Hungarian prosecutors have launched an investigation into European Union-funded projects run by a company once controlled by the son-in-law of Prime Minister Viktor Orbán, weeks after the conclusion of a probe by the EU’s anti-fraud office OLAF.
OLAF said last month its investigation concerned 35 public lighting projects in Hungary. It had sent a report containing financial recommendations to the European Commission and its judicial recommendations to prosecutors.
Hungary receives billions of euros in EU development funds each year, an important driver of economic growth. The EU is preparing for tough negotiations on its next seven-year spending plan, with some member-states calling for a reduction in funding for the ex-communist east.
Orbán’s right-wing Fidesz party, in power since 2010, is tipped to win a third consecutive term in an election due on 8 April. The OLAF investigation has become part of the election campaign, with the strongest opposition, the far-right party Jobbik party, calling on Orbán to resign.
Reuters has been unable to reach Orbán’s son-in-law, Istvan Tiborcz, for comment. The company said media reports of the investigation were politically motivated.
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The Pest-county prosecution said in a reply to Reuters on Thursday that on 22 January it ordered an investigation into projects examined by OLAF based on “excessive budgetary fraud … and other crimes”. She said police were now conducting the investigation.
“The date of completion of the investigation cannot be projected at this stage,” Csilla Gugyi, prosecutor and spokeswoman, said. She did not give further details.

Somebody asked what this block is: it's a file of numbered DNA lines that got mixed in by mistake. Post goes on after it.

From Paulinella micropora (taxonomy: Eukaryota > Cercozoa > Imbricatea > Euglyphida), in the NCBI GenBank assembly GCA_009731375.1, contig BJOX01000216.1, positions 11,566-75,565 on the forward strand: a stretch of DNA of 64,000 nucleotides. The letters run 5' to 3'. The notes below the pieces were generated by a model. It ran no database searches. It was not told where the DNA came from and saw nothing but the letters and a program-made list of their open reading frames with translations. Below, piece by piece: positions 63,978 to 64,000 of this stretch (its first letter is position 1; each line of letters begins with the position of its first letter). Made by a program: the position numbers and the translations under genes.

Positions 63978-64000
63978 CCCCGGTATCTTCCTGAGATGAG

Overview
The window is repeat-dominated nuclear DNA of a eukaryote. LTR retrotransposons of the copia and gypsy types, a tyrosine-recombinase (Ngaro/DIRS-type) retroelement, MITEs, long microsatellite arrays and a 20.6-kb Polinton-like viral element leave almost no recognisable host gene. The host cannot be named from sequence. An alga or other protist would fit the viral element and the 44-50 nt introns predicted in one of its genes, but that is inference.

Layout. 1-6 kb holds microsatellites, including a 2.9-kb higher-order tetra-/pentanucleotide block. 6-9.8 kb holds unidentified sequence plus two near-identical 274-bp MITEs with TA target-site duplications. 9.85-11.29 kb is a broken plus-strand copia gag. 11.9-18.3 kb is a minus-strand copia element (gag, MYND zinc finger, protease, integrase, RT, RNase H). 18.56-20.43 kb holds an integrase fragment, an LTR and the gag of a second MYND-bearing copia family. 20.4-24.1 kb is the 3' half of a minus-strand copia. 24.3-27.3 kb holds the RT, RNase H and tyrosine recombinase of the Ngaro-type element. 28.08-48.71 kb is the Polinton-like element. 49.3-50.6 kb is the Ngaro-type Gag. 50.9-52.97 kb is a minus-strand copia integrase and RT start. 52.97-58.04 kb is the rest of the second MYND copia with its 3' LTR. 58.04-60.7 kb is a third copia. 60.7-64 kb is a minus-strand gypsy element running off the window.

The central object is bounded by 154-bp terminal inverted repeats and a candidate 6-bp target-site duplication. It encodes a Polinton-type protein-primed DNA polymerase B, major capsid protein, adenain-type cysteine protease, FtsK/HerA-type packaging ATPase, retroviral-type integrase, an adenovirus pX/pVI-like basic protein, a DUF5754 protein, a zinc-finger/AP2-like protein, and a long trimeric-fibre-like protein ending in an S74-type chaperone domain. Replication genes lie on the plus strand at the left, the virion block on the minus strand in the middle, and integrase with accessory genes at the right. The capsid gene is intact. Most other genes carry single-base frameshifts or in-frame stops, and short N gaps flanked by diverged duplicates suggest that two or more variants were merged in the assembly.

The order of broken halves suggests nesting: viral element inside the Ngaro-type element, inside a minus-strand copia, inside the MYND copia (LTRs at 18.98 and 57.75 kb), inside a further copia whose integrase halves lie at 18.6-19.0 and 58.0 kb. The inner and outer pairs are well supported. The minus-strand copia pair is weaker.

The government spokesman’s office said Hungarian authorities had investigated the projects cited by OLAF, adding: “We support the current investigation as well. The appropriate approach is if Hungarian authorities investigate all OLAF’s recommendations.”
EU anti-fraud office (OLAF) report on Orbán son-in-law businesses raises suspicions of organized crime https://t.co/U3KZpcWdbK
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OLAF said last month its investigation “revealed not only serious irregularities in most of the projects, but also conflict of interest.” The OLAF press office declined to give further details.
The projects, which modernized street lamps in several towns, had been run by a company called Elios Innovativ Zrt from 2011 to 2015. Tiborcz, who married Orbán’s daughter Rahel in 2013, was a member of the Elios board from 2009 to 2014.
He sold his stake in the company in 2015, Tiborcz told website Origo in an interview in October 2017, due to “continuous attacks against me – and thus my family – which were based on presumptions”.
Elios has not replied to questions sent by Reuters.
Gov't Office Chief Lázár claims those who "leaked" results of EU anti-corruption office investigation on Orbán son-in-law businesses "want to influence Hungary's elections" https://t.co/I8urK1nDwD
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The company, in a statement released on television ATV’s website, said: “ELIOS Innovativ Zrt followed legal regulations in all of its projects, and performed at a high professional quality. We cooperated with authorities to a maximum degree in all previous official investigations … and will continue to do so in any possible future proceedings.”
Elios said it did not wish to make further comments on media reports which were “politically motivated.”
“It is unacceptable that we live in a corrupt system that is built on fraud,” Jobbik lawmaker Gyorgy Szilagyi told national news agency MTI late on Wednesday.